If a tree falls in the forest and nobody is there to see it, does it still feel awkward?
Set in the northern stretch of Germany which is culturally more like the Netherlands, where even language blurs, Alex van Warmerdam’s curious thriller revolves around themes of identity and performance, lives lived in fear of somebody watching and watchers whose agenda is unguessable but, at any rate, not what they claim.
At the centre of it all is Günter (Tom Dewispelaere), an actor in the process of rehearsing for a play. Found wandering in the forest as a child, he has spent his whole life wondering about his origins and his dimly remembered mother. He now has a daughter, Lizzy (Frieda Barnhard), who is just in the early stages of living her life independently, and trying, when she visits, to renegotiate their relationship on equal terms. An open, emotional person, she dislikes his tendency to distance himself. He hasn’t even told her that he’s in a relationship – with Isabel (Anniek Pheifer), who is one of his fellow cast members and the wife of their director. in a film full of obfuscation and avoidance, the director’s revenge is petty, cutting away more and more of Günter’s role – but Günter is about to play a role in a much bigger drama, with far more at stake.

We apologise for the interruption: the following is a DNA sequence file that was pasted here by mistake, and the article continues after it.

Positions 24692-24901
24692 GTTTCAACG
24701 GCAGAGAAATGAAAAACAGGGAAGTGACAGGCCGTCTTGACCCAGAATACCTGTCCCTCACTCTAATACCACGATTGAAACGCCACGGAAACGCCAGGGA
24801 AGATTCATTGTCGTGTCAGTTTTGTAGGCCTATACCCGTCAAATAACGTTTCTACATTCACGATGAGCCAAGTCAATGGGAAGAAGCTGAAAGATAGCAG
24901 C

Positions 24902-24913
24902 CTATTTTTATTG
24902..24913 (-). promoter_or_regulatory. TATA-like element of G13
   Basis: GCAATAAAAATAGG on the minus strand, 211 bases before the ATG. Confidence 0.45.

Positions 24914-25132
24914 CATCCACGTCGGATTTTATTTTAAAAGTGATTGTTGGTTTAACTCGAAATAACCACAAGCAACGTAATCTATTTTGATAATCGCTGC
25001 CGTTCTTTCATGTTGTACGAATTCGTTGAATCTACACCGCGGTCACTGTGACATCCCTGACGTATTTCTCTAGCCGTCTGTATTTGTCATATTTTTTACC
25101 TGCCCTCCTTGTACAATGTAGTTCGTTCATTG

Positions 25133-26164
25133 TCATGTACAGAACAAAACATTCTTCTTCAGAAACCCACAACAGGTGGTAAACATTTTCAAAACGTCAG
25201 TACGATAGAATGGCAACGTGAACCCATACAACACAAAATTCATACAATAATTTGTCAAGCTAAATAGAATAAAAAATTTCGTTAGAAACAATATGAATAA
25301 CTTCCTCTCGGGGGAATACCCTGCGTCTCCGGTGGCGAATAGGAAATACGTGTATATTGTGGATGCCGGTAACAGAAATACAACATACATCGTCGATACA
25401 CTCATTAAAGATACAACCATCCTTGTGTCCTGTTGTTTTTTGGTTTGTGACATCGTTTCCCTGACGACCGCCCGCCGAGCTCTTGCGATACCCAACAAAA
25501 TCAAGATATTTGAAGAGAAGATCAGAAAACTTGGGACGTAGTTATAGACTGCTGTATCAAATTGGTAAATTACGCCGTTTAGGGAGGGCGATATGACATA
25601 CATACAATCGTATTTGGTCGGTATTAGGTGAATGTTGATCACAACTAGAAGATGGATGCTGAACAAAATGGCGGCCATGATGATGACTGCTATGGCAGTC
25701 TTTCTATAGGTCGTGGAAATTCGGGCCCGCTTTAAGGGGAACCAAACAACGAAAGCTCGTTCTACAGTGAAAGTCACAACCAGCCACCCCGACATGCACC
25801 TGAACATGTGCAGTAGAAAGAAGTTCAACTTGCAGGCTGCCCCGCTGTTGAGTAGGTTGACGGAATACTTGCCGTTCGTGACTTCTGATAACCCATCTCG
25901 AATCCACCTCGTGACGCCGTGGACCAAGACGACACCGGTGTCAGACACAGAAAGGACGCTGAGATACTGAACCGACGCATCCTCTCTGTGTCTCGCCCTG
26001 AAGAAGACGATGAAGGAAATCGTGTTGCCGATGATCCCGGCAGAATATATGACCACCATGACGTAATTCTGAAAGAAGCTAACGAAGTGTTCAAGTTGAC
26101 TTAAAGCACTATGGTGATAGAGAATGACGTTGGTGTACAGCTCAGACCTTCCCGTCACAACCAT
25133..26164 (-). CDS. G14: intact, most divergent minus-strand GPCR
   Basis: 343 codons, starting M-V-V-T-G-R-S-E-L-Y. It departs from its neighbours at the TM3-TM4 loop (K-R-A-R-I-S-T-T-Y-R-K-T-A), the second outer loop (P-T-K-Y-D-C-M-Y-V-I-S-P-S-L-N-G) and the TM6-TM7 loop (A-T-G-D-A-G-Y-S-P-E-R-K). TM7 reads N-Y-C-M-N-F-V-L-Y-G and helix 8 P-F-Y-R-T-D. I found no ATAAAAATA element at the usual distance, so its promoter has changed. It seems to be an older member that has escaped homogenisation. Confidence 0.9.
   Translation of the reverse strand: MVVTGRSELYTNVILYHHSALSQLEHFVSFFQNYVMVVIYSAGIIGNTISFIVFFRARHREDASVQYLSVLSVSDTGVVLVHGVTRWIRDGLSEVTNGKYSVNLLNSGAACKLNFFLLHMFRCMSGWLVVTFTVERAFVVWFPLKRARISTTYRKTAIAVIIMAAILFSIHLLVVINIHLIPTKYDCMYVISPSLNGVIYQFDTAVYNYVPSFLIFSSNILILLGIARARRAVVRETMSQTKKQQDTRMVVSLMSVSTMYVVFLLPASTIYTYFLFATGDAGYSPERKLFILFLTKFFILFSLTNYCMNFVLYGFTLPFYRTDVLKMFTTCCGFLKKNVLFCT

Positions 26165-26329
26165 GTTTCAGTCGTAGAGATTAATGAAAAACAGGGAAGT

In one of the film’s pivotal scenes, Günter’s co-star Marius (Pierre Bokma) performs onstage before an audience, stepping in and out of a door as a stagehand moves it around, giving the impression that he is moving in and out of different spaces. Frames of reference begin to shift dramatically in the wider narrative just afterwards, and it is by passing through doorways that Günter and then Lizzy will uncover secrets which change the way they understand their lives.
Taking the audience through those doorways is a bigger challenge. Not every viewer will be willing to follow as the film moves into a very different space. It might help to remember that we’re still on the same stage. A preceding discussion about the importance of experimentation, and the relationship between characters and their lines, sheds light on proceedings which are as much metaphorical as literal. It also allows van Warmerdam to further develop a theme around religion and belief which, on the one hand, ties into his earlier philosophising, and, on the other, makes way for an ending which is deliciously bleak, darkly humorous or both, depending on the space you’re inhabiting at the time.
However you look at it, this is a unique piece of cinema which delivers more than its share of surprises. It may or may not satisfy you in the moment, but it will leave you with plenty to think about.
Reviewed on: 09 Dec 2022